Notes from It Doesn'T Have To Be Crazy At Work [raw]
Raw Kindle notes for It Doesn't Have To Be Crazy At Work by Jason Fried, David Heinemeier Hansson
Your company is a product.
A company is like software. It has to be usable, it has to be useful. And it probably also has bugs, places where the company crashes because of bad organizational design or cultural oversights.
You’re not very likely to find that key insight or breakthrough idea north of the 14th hour in the day. Creativity, progress, and impact do not yield to brute force.
Mark Twain nailed it: “Comparison is the death of joy.” We’re with Mark.
We don’t compare. What others do has no bearing on what we’re able to do, what we want to do, or what we choose to do. There’s no chase at Basecamp, no rabbit to pursue. Just a deep satisfaction with doing our very best work as measured by our happiness and our customers’ purchases.
The wisdom of setting business goals—always striving for bigger and better—is so established that it seems like the only thing left to debate is whether the goals are ambitious enough.
Do we want to make things better? All the time. But do we want to maximize “better” through constantly chasing goals? No thanks.
That’s why we don’t have goals at Basecamp. We didn’t when we started, and now, nearly 20 years later, we still don’t. We simply do the best work we can on a daily basis.
Goals are fake. Nearly all of them are artificial targets set for the sake of setting targets. These made-up numbers then function as a source of unnecessary stress until they’re either achieved or abandoned.
If you stop thinking that you must change the world, you lift a tremendous burden off yourself and the people around you. There’s no longer this convenient excuse for why it has to be all work all the time.
Set out to do good work. Set out to be fair in your dealings with customers, employees, and reality. Leave a lasting impression with the people you touch and worry less (or not at all!) about changing the world.
We don’t do grand plans at Basecamp—not for the company, not for the product. There’s no five-year plan. No three-year plan. No one-year plan. Nada. We didn’t start the business with a plan, and we don’t run the business by a plan. For nearly 20 years, we’ve been figuring it out as we go, a few weeks at a time.
A fractured hour isn’t really an hour—it’s a mess of minutes. It’s really hard to get anything meaningful done with such crummy input. A quality hour is 1 × 60, not 4 × 15. A quality day is at least 4 × 60, not 4 × 15 × 4.
Being productive is about occupying your time—filling your schedule to the brim and getting as much done as you can. Being effective is about finding more of your time unoccupied and open for other things besides work.
Yes, it’s perfectly okay to have nothing to do.
Almost everything can wait. And almost everything should.
And if someone doesn’t get back to you quickly, it’s not because they’re ignoring you—it’s probably because they’re working.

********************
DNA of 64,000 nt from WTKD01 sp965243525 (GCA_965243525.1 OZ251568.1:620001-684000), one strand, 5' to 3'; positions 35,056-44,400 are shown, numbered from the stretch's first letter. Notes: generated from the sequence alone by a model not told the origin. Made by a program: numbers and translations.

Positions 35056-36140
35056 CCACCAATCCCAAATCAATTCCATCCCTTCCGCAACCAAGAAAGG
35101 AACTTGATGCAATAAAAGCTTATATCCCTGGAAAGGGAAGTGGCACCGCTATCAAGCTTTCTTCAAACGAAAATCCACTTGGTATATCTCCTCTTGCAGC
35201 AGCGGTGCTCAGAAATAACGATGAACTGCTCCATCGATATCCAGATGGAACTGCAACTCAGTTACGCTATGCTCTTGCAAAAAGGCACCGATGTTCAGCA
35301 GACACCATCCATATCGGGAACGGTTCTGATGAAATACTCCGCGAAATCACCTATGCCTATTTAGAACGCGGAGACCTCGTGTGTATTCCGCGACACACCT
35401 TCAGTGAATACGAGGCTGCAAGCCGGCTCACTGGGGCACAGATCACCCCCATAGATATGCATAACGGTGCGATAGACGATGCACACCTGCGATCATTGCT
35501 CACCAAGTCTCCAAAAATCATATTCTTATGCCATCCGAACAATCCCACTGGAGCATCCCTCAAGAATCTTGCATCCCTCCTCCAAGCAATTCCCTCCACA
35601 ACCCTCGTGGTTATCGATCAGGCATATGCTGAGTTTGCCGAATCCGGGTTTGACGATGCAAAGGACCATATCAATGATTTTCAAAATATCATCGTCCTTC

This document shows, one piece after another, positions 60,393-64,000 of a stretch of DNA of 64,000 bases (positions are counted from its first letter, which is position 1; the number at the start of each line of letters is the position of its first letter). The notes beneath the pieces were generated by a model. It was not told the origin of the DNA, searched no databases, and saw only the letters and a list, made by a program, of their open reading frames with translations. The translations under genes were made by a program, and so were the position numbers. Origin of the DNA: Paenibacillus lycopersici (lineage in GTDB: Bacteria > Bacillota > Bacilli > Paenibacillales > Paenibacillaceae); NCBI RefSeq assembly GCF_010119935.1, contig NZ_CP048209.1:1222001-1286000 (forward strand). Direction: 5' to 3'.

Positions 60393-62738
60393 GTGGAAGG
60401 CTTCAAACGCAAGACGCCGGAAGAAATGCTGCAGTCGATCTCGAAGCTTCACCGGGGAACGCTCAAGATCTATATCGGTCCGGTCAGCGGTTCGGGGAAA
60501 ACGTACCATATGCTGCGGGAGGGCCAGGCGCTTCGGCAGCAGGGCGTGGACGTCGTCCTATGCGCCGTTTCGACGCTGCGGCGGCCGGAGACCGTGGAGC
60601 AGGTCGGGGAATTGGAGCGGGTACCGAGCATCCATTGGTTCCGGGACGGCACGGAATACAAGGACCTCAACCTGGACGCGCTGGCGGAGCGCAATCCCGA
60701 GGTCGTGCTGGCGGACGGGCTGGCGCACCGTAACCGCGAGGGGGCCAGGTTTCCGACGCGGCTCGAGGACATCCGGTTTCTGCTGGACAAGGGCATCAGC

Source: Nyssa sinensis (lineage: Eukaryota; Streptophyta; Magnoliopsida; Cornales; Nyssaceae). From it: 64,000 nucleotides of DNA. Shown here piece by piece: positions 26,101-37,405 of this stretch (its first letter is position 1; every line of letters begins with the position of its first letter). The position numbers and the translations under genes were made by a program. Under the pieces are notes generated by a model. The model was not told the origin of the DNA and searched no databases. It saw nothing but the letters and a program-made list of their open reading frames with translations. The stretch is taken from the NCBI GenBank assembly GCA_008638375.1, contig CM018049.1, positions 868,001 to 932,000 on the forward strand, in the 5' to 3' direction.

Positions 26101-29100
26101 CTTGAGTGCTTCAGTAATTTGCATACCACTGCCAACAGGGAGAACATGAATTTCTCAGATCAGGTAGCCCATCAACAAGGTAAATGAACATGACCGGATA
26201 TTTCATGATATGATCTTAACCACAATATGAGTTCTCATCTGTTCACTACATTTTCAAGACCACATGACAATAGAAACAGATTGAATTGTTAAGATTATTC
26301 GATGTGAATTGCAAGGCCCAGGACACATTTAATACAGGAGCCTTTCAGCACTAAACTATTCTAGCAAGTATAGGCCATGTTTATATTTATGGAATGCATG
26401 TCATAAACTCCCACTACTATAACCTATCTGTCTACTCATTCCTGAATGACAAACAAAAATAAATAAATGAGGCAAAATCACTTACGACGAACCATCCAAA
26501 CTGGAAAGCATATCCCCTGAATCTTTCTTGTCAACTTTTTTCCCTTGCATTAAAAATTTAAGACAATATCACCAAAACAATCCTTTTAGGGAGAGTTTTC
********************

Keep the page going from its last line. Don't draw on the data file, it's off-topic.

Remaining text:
You can’t credibly promote the virtues of reasonable hours, plentiful rest, and a healthy lifestyle to employees if you’re doing the opposite as the boss. When the top dog puts in mad hours, the rest of the pack is bound to follow along. It doesn’t matter what you say, it matters what you do.
It’s not worth trading sleep for a few extra hours at the office. Not only will it make you exhausted, it’ll literally make you stupid. The science is clear on this: Continued sleep deprivation batters your IQ and saps your creativity. You may be too tired to notice, but the people you work with will.
The whole purpose of a vacation is to get away. To not only be somewhere else entirely, but to think about something else entirely. Work should not be on your mind. Period.
Most deadlines aren’t so much deadlines as dreadlines. Unrealistic dates mired by ever-expanding project requirements. More work piles on but the timeline remains the same. That’s not work, that’s hell.
A deadline with a flexible scope invites pushback, compromises, and tradeoffs—all ingredients in healthy, calm projects. It’s when you try to fix both scope and time that you have a recipe for dread, overwork, and exhaustion.
When you get a bunch of people in a room under the assumption that consensus is the only way out again, you’re in for a war of attrition. Whoever can keep arguing the longest stands the best chance of winning. That’s just silly.
Someone in charge has to make the final call, even if others would prefer a different decision. Good decisions don’t so much need consensus as they need commitment.
You just can’t bring your A game to every situation. Knowing when to embrace Good Enough is what gives you the opportunity to be truly excellent when you need to be.
Saying no is the only way to claw back time.
Nearly all product work at Basecamp is done by teams of three people. It’s our magic number. A team of three is usually composed of two programmers and one designer. And if it’s not three, it’s one or two rather than four or five. We don’t throw more people at problems, we chop problems down until they can be carried across the finish line by teams of three.
As you grow, you hire people. With people come personalities. With personalities come office politics and a hundred other challenges of human nature.
A business is a collection of choices. Every day is a new chance to make a new choice, a different choice.
You always have the choice to change yourself and your expectations. Change the way you interact with people. Change the way you communicate. Start protecting your own time.
A calm company is a choice. Make it yours.